How To Handle Conflict In The Workplace


Once upon a time, a mullah (a Muslim religious leader) was on his way by camel to the holy city of Mecca. Coming to an oasis he saw three men standing there, crying. So he stopped the camel and asked, "My children, what is the matter?" And they answered, "Our father just passed away, and we loved him so much." "But," said the mullah, "I am sure he loved you too, and no doubt he has left something behind for you?"

The three men answered, "Yes, he did indeed. He left behind 17camels. And in his will, it is stated 1/2 to the eldest son, 1/3 to the second and 1/9 to the youngest. We love camels, we agree with the parts to each. Loving camels we cannot divide them. "The mullah thought for a while, and then said, "I can give you my camel; then you have 18."

And they started to protest: "No, you cannot do that, you are on your way to something important." The mullah interrupted them, "My children, take the camel, go ahead."

So they divided the camels according to the father's instructions:

18 divided by 2 = 9, so the eldest son got 9 camels.

18 divided by 3 = 6, so the second son got 6 camels.

18 divided by 9 = 2, so the youngest son got 2 camels.

Thus the three sons got 9 + 6 + 2 = 17 camels in all.

One camel remained standing alone: the mullah's camel.

The mullah said: "Are you happy? Well, then, maybe I can get my camel back?"

And the three men, full of gratitude, said, "Of course," not quite understanding what had happened. The mullah blessed them, mounted his camel, and the last they saw was a tiny cloud of dust, quickly settling in the glowing evening sun.

Now review the story and list the steps the mullah used to help the brothers resolve their conflict: This story sounds like a lot of difficult negotiations which we face in everyday life which seemingly has no solutions.

Story Bushmen of South Africa

The Bushmen tribe of S Africa are one of the most ancient tribes who use poisonous arrows. Now they too have differences. Let's see how do they resolve their issue. When temper rises, someone hides all poisonous arrows.They sit in a circle for days to talk and find a solution. If tempers still rise, the person is sent to relatives place for some days to cool off.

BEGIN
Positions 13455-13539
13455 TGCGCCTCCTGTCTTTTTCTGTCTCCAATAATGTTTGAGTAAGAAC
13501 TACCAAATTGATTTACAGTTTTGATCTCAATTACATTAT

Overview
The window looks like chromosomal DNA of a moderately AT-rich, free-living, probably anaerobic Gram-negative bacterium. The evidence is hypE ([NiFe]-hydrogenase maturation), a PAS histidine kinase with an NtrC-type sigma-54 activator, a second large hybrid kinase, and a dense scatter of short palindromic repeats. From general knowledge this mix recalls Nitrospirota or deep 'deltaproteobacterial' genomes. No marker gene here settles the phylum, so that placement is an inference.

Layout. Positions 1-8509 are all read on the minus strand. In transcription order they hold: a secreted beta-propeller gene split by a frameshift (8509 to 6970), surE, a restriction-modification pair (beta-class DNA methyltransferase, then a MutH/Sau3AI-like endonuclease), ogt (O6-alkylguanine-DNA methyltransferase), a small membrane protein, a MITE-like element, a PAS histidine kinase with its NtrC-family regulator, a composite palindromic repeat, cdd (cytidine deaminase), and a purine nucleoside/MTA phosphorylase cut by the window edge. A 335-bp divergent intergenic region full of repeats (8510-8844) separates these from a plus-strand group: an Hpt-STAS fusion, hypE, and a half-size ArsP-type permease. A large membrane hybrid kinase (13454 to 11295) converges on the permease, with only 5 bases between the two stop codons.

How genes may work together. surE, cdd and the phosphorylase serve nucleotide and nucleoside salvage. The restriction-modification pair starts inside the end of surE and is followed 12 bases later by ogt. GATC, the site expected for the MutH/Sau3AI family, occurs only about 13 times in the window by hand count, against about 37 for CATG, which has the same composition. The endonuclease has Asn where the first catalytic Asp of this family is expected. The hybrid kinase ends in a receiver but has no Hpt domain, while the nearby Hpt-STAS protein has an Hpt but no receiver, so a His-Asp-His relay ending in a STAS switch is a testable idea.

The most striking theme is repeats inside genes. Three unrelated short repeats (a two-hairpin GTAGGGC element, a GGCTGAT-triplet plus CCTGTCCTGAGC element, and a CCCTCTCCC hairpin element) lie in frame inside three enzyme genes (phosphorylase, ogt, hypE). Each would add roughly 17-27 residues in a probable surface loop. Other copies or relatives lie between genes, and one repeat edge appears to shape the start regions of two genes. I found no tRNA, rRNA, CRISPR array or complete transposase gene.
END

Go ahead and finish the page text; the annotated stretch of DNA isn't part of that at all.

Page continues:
How do we help? By reminding them what is at stake. Help the parties to pause and think of a better result which will make good in the long run.


Friction - 

Sometimes friction forms between opposing personalities or even the closest of co-workers and that destructive behavior can lead to disagreement, argument or conflict.Mounting tensions lead to irreparable harm in the form of hurt feelings, lost talent and productivity…or worse, lawsuits and workplace violence.

Don't fear conflict; embrace it-it's your job.

While you can try and avoid conflict (bad idea), you cannot escape conflict. The ability to recognize the conflict, understand the nature of a conflict, and to be able to bring swift and just resolution to a conflict will serve you well as a leader.

Most conflicts could have been resolved in the earliest stages if the people involved applied some of the skills that mediators use to resolve a conflictAnd wouldn't it be great if companies could resolve these disputes before each side spent hundreds of thousands in litigation costs, before the employee was terminated or before the customer or working relationship was gone forever?


So, what creates conflict in the workplace?

Power struggles, ego, pride, jealousy, performance discrepancies, compensation issues, opposing positions, competitive tensions, just someone having a bad day, etc.

The root of most conflict is either born out of poor communication or the inability to control one's emotions.

Let's examine these 2 major causes of conflict:


If you reflect back upon conflicts you have encountered over the years, you'll quickly recognize many of them resulted from a lack of information, poor information, no information, or misinformation.

Clear, concise, accurate, and timely communication of information will help to ease both the number and severity of conflicts.


Another common mistake made in workplace communications which lead to conflict

Is letting emotions drive decisionsI have witnessed otherwise savvy executives place the need for emotional superiority ahead of achieving their mission (not that they always understood this at the time).